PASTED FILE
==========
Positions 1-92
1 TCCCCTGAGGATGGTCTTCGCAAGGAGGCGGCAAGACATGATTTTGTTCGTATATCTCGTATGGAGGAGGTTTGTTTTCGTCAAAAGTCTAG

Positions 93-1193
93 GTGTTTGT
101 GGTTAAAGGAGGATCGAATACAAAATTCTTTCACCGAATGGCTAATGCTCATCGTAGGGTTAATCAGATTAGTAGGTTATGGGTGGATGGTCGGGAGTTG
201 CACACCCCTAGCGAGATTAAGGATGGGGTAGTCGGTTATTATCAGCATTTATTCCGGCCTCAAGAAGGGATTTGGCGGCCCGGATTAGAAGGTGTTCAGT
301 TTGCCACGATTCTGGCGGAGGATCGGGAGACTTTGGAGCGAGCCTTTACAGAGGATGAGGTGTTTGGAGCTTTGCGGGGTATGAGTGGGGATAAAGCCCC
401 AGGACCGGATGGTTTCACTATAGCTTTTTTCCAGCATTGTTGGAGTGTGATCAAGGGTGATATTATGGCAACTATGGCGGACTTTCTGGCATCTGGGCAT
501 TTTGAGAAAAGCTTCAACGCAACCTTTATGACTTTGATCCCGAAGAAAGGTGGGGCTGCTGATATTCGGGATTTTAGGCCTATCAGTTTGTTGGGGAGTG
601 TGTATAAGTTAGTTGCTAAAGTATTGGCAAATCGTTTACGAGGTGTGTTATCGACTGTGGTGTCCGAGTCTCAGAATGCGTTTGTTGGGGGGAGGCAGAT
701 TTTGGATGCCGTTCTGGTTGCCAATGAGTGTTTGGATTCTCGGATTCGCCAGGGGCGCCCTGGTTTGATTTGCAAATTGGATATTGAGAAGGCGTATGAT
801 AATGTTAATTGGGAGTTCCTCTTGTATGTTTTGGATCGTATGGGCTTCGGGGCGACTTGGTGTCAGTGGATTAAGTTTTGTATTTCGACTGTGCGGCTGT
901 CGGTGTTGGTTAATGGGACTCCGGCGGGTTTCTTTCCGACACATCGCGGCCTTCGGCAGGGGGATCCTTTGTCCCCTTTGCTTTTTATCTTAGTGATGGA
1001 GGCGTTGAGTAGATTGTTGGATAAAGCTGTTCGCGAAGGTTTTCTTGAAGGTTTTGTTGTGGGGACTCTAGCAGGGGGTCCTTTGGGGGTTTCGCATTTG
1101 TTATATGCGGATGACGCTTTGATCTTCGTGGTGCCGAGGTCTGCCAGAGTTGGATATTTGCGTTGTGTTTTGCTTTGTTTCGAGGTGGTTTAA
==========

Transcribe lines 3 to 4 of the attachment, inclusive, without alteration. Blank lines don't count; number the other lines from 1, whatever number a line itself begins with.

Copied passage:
Positions 93-1193
93 GTGTTTGT